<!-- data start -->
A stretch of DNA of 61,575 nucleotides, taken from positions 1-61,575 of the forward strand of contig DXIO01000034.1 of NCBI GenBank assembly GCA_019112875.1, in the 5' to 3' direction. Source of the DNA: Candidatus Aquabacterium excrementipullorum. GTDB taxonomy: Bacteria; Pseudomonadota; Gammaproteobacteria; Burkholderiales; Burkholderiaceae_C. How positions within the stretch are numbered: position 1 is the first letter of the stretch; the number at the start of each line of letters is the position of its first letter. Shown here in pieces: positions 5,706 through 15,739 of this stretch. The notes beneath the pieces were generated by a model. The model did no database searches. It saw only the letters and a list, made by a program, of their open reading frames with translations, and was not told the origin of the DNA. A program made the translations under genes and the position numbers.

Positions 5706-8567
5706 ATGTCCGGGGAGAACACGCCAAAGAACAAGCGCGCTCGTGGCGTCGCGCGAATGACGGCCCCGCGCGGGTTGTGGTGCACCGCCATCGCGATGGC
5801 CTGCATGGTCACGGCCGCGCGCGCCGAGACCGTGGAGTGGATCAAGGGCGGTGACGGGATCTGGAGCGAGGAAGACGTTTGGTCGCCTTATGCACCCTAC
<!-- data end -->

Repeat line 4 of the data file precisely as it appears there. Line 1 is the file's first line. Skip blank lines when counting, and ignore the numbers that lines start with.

5801 CTGCATGGTCACGGCCGCGCGCGCCGAGACCGTGGAGTGGATCAAGGGCGGTGACGGGATCTGGAGCGAGGAAGACGTTTGGTCGCCTTATGCACCCTAC